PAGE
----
Valentine is called a poet's poet. That is a title that is also given to Bogan and to Elizabeth Bishop, with whom Valentine identifies closely. Bishop, too, has a talent for small poetic structures and descriptive detail, using sharp-edged language and images that are precise and true to life. The same could be said of Emily Dickinson, who quickly comes to mind when reading Valentine. In fact, Valentine has said that Dickinson is in her blood. Consequently, when studying a particular poem, reading more poetry by the same author and by others opens up the mind and adds colors to the literary palette to a point that not only makes interpretation easier but also makes poetry more enjoyable. It is an investment of time that will pay dividends in the delight that language can bring and the tremendous breadth of the world that poetic expression opens.
Source: Lois Kerschen, Critical Essay on "Seeing You," in Poetry for Students, Thomson Gale, 2006.
Jennifer Bussey holds a master's degree in interdisciplinary studies and a bachelor's degree in English literature and is an independent writer specializing in literature. In the following essay, she explores water imagery in "Seeing You."
Valentine's use of water imagery in "Seeing You" provides continuity and meaning to the poet's reflections on love. With water imagery, she taps into a tradition that has been sustained throughout literature. As far back as Homer's Odyssey, readers find water as symbolic of movement, possibility, danger, and journeying. Mark Twain used the river in The Adventures of Huckleberry Finn to stand for the journey of life, where one encounters things that can be controlled and others that cannot. The deep, mysterious ocean in Herman Melville's Moby-Dick represents danger, fate, and the unknown. In F. Scott Fitzgerald's novel The Great Gatsby, water imagery symbolizes continuity and calm in contrast to the chaos and superficiality of the lives of his characters. These are just a few well-known examples of water imagery, but the incidence of its use throughout world literature attests to its rich symbolic possibilities. The analytical psychologist Carl Jung also recognized the importance of water imagery and employed it to symbolize the unconscious, both personal and collective. Jung saw water as representative of the life cycle.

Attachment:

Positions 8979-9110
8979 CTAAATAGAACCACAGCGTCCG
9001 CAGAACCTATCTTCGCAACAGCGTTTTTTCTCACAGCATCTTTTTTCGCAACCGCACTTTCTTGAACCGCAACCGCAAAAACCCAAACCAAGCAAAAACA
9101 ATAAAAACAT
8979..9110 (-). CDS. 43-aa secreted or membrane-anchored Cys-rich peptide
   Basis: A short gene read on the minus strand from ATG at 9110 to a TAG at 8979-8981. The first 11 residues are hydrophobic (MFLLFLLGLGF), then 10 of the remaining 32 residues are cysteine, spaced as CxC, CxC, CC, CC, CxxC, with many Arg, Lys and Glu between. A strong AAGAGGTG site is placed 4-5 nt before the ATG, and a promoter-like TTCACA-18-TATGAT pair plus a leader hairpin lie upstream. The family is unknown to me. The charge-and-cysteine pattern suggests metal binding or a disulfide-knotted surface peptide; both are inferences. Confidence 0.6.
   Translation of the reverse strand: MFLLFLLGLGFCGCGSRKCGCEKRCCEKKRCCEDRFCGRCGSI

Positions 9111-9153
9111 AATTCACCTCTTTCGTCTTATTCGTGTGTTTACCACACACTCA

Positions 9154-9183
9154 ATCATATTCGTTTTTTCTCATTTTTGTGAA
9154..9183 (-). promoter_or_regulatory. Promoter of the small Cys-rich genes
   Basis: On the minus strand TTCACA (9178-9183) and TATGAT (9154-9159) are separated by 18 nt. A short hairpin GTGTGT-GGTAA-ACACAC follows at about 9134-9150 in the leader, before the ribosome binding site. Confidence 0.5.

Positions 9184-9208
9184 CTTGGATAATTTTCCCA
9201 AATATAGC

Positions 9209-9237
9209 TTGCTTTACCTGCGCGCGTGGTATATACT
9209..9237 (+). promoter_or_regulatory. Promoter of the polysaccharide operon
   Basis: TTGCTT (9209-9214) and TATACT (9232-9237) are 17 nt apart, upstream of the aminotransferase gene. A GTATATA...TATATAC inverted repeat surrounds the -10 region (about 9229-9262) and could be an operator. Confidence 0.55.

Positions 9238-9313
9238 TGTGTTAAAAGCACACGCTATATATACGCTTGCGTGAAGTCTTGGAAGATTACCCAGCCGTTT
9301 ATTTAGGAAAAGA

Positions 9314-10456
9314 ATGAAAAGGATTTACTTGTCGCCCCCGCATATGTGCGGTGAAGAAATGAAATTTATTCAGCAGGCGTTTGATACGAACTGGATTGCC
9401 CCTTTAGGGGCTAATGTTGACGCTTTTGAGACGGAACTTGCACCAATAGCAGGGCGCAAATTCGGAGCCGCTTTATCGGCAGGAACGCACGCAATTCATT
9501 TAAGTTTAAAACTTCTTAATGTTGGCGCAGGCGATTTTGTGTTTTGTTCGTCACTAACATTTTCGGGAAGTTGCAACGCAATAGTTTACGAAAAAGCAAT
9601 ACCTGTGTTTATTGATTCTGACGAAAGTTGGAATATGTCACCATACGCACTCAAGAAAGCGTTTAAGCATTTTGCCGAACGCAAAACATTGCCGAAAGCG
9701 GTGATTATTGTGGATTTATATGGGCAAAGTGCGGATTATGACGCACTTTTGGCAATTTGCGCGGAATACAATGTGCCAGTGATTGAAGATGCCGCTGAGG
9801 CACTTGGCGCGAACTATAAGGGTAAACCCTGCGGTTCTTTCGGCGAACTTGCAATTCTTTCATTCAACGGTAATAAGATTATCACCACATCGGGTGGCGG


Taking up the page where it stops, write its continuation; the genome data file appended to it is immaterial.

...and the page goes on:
In this highly visual poem, Valentine incorporates numerous layers of literary symbolism and psychological exploration in her use of water imagery. In the first section of the poem, the speaker addresses her mother and comments on the love they shared. She writes that she was "born under the mudbank," which describes a place that contains water but is only in proximity to an entire body of water. It is murky and a bit shapeless. It actually represents a mix of earth and water. These are the conditions in which the speaker entered the world, and the reader recognizes the presence of water as an element not yet defined. Readers may also note that water is often associated with the womb and birth, so this seems a fitting introduction to Valentine's poem. In the second line, the speaker recalls to her mother, "you gave me your boat." Her mother gave her the ability to go forth into the water safely and navigate it. Here, Valentine uses the water to symbolize life experiences and venturing into the world. It also points to the mother's sacrifice. That the mother made the speaker feel safe is expressed in line 4: "I made my home in your hand."